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Lymphomatous infiltration of the kidney

Following renal ultrasound images were obtained from a patient with diffuse large B-cell lymphoma with extensive spread all over the body including central nervous system. Indication for the study: acute on chronic renal failure (CKD stage III).

Note the kidneys are enlarged bilaterally with irregular outlines and multiple hypoechoic lesions throughout the parenchyma. On Doppler images, these lesions do not show much internal vascularity. These findings are suggestive of lymphomatous infiltration of the kidneys, which was confirmed by PET scan (positron emission tomography), seen as bright hypermetabolic lesions. Though acute kidney injury from this entity is rare, kidney is the most common extrareticular site of leukemic and lymphomatous infiltration. Tumor-cell infiltrates in the kidney are seen in up to 30% of patients with lymphoma and up to 60% of patients on autopsy. Hydronephrosis may be seen depending on the site of involvement. Below is the CT scan image demonstrating enlarged irregular kidneys with cortical thickening and perinephric stranding.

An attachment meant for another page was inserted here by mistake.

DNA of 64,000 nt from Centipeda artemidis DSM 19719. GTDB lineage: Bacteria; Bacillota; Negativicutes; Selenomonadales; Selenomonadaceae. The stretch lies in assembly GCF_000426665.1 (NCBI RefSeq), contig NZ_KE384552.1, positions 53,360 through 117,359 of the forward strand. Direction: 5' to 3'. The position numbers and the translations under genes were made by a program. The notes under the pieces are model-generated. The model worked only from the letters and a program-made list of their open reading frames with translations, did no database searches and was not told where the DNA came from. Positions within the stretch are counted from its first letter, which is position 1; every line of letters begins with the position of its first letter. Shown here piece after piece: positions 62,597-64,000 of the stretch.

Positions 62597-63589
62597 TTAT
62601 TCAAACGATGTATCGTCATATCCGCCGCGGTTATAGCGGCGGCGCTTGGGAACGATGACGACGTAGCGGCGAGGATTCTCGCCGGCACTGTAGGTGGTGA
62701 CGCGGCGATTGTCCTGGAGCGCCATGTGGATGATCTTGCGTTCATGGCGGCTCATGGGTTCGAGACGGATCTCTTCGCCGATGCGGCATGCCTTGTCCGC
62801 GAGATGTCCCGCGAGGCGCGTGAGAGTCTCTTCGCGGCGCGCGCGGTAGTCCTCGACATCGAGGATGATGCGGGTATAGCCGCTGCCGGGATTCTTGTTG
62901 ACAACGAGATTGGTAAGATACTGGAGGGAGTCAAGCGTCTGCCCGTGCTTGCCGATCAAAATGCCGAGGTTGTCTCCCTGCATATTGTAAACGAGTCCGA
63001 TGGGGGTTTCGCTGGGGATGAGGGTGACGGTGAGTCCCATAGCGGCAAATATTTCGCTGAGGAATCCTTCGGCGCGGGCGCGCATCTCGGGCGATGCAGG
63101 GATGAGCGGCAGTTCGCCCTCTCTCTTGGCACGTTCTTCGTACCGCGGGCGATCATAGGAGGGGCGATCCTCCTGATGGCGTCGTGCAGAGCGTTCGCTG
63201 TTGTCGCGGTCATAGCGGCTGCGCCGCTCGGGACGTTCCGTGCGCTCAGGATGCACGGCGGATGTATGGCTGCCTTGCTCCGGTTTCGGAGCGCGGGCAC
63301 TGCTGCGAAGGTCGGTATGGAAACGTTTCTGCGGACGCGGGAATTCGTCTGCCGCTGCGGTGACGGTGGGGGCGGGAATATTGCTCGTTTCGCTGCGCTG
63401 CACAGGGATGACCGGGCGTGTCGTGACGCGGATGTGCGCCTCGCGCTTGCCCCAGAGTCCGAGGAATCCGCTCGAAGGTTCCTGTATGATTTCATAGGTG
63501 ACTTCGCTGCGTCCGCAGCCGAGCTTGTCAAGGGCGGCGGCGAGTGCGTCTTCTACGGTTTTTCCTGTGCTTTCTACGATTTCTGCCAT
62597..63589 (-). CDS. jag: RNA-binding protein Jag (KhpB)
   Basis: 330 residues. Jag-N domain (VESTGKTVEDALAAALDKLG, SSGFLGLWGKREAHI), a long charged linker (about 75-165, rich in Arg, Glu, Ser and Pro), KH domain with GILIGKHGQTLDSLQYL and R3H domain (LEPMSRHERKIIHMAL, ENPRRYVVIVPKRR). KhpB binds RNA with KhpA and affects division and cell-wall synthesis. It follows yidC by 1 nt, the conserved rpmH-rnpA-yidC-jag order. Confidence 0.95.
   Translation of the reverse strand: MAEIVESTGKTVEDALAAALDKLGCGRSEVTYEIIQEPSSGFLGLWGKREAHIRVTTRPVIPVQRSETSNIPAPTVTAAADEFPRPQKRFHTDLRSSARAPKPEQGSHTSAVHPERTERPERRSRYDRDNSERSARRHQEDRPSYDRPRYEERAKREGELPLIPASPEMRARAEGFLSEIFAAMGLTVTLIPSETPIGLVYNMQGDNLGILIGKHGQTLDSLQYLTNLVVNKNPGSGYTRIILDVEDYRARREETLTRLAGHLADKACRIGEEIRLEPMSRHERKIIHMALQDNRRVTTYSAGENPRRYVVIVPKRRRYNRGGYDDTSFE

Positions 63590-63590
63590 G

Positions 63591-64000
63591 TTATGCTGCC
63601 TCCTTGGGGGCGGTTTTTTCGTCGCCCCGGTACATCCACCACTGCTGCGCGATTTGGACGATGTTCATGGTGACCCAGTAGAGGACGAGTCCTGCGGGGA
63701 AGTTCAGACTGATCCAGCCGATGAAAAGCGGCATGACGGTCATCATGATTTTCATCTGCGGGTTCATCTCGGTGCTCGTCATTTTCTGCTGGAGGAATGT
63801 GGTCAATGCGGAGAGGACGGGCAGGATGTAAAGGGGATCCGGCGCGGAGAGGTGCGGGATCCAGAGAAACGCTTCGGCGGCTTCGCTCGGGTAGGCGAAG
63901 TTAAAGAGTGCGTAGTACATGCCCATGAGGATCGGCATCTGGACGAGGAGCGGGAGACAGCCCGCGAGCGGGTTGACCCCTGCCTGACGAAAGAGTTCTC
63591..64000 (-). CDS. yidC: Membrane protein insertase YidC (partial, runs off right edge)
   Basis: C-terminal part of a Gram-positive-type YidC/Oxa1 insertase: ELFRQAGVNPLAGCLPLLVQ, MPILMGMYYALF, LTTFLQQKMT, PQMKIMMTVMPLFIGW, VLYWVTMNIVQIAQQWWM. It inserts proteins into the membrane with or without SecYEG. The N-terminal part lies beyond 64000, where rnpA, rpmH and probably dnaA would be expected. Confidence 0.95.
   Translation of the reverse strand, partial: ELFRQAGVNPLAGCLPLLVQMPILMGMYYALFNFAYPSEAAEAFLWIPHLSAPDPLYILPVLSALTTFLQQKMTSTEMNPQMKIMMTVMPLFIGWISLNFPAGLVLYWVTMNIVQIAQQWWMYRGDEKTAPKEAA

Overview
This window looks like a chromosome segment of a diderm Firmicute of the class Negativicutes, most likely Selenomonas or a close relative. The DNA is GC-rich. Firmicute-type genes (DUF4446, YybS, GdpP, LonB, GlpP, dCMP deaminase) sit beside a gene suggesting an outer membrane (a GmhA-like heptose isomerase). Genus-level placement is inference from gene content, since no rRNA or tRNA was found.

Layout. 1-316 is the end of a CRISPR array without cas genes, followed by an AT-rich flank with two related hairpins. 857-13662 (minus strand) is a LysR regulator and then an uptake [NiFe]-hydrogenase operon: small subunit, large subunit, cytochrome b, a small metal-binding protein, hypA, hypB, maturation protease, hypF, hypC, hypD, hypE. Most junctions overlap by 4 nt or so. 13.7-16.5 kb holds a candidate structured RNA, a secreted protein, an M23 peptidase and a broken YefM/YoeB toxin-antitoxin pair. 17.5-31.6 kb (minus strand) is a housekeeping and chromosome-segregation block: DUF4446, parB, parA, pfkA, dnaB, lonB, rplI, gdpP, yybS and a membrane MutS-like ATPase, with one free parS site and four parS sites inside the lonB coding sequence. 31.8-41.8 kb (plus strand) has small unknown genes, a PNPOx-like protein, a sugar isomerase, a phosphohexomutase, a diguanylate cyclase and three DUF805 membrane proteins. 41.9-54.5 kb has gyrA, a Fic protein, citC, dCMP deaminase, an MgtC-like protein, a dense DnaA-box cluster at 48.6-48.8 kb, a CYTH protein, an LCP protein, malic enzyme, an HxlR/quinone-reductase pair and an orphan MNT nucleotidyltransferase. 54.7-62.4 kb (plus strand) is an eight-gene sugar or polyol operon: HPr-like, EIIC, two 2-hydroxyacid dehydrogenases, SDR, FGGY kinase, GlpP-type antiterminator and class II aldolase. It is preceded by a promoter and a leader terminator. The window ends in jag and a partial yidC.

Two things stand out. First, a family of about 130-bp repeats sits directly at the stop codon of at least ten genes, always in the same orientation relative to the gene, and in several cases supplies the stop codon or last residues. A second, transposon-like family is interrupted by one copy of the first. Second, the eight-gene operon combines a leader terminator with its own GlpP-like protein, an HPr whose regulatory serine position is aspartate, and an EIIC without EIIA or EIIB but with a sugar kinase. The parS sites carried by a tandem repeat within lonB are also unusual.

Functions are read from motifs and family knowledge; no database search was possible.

Below is another case of follicular lymphoma involving the kidney in the form of an ill-defined solitary mass. These kind of isoechoic masses are very difficult to identify on POCUS exams. First, lets see images obtained by an inexperienced user. He/she called it ‘normal left kidney’.

Repeat US done by an expert showing the mass. Note the mass on contrast-enhanced CT scan.


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